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Election Night Is Going to Take All Week. That’s Democracy at Work

This article is part of The D.C. Brief, TIME’s politics newsletter. Sign up here to get stories like this sent to your inbox.

After the polls close this evening and election results start to pour in, the biggest threat to your faith in democracy may be the constant clicking on your browser’s refresh button.

Election Day in America has never been more transparent, as real-time data is loaded into reporting systems, transmitted on news organizations’ internal distribution channels, and published online. Those results, however, have never been more prone to garbage interpretation in amateur hands. Don’t believe me? Just look at all the armchair analyses two years ago, starting with then-President Donald Trump’s own misguided—and likely disingenuous—reading of the early numbers that suggested a landslide in his favor. As more ballots were counted, his lead eroded, becoming the basis of the Big Lie.
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Which is why Election Day is more like Election Week in reality. And that’s actually good for democracy.

First, an important fact: good Republican numbers will come earlier than Democratic ones tonight in some swing states. That will result in what data nerds call a Red Mirage. That’s because Democrats avail themselves more of early and absentee voting, while Republicans more often vote the day of the election based on the faulty belief it’s safer. Mailed-in ballots take longer to count, don’t always arrive at election offices before Election Day, and often are put at the back of the line.

Also, the raft of early votes this year is massive: 41 million returned and climbing. Any candidate declaring victory tonight either won in something resembling a landslide, or is trying to circumvent a responsible count.

It’s a good bet that this “Red Mirage” phenomenon is going to fuel hundreds of tweets about Pennsylvania, where a tight contest for Senate is unfolding. Dr. Mehmet Oz, a Trump-backed Republican, is highly favored to post an early lead because election officials weren’t allowed to start tallying the piles of ballots sitting in their offices until polls opened today. It’s the same in Wisconsin, where incumbent Sen. Ron Johnson is fighting hard to keep his job.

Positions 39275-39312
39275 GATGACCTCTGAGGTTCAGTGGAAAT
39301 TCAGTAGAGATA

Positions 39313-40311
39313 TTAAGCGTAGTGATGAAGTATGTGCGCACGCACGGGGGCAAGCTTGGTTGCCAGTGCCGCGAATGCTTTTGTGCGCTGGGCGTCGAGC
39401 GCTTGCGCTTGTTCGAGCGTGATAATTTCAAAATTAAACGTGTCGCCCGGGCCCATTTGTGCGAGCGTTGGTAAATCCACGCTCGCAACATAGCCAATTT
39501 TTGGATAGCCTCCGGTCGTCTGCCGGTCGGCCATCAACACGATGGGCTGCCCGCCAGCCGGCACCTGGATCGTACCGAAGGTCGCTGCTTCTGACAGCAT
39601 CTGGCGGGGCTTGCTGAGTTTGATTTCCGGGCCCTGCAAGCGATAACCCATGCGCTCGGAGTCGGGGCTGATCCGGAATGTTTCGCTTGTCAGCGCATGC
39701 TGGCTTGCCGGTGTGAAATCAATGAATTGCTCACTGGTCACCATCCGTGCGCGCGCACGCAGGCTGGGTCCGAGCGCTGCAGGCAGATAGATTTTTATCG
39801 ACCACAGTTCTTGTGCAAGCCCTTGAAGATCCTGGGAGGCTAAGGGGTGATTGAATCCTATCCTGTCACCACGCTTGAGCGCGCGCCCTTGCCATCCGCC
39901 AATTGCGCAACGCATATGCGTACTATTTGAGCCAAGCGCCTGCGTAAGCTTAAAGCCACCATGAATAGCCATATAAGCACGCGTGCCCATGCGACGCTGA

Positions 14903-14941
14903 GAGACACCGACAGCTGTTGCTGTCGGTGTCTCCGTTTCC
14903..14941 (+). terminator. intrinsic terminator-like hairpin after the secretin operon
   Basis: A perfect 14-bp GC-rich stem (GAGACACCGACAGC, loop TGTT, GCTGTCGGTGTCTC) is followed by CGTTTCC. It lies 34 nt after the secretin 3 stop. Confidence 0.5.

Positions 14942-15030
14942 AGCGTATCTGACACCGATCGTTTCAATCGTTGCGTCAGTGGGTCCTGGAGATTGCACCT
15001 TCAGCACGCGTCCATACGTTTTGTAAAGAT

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In both of those states, strong Democratic candidates are expected to narrow the leads as the evening unfolds—meaning it may mirror what happened in 2020, when many Republicans went to bed believing Trump had prevailed only to wake up and find that the race was still up in the air.

It’s a similar situation in Michigan, where election officials only get a two-day head-start for counting ballots. In those three states alone, more than 3.1 million votes have been cast early, up from 1.8 million votes for those states in 2018, the last non-presidential year.

And in a few other states with potentially competitive races, the Democratic numbers will also come rolling in slower. In Georgia, New York, North Carolina, and Texas, officials will start Tuesday with a batch of processed ballots and can start counting them right away. In New Mexico, Virginia and Washington state, officials will start Tuesday having processed early ballots but be prohibited from counting them until polls close. And In New Hampshire, officials can process the incoming ballots starting in the morning but cannot count them until polls close—meaning incumbent Democratic Sen. Maggie Hassan may, for a while, look like she’s coasting to a loss.

Responsible strategists in any of these states, but in Michigan, Pennsylvania, and Wisconsin in particular, are quietly telling supporters not to expect complete official results early in the night, or even after midnight. In fact, it could take several days to figure out who actually prevailed in Senate races in those three states—two of which could determine the balance of power in the 100-seat chamber come January. Democrats are defending a 50-seat majority, thanks to Vice President Kamala Harris’ tie-breaking powers. And with 70% of the early votes in Pennsylvania coming from Democrats, it lays the groundwork for grievance to bloom.

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Trump exploited the counting rules two years ago—and to this day—to declare himself victorious. He claimed that unscrupulous Democrats “dumped” ballots and “stuffed” the ballot boxes. Such reckless statements fed the false belief that the election had been stolen from Trump, ginned up demonstrations against election chiefs, and culminated with a failed, but deadly, insurrection at the U.S. Capitol on Jan. 6, 2021.

Which brings us back to this point: it’s going to take a while to count all of the ballots, but they will be counted; early Republican strongholds are unlikely to remain as deep red as they may appear in the 9 o’clock hour; and a possible late surge of blue ballots are part of the process, not a sign of fraud. So step away from the refreshed datasets, give yourself permission to be patient, and absolutely do not go down the conspiracy-wallpapered rabbit hole of voter fraud—because that is exactly what enemies of American democracy and promoters of disinformation want you to do.

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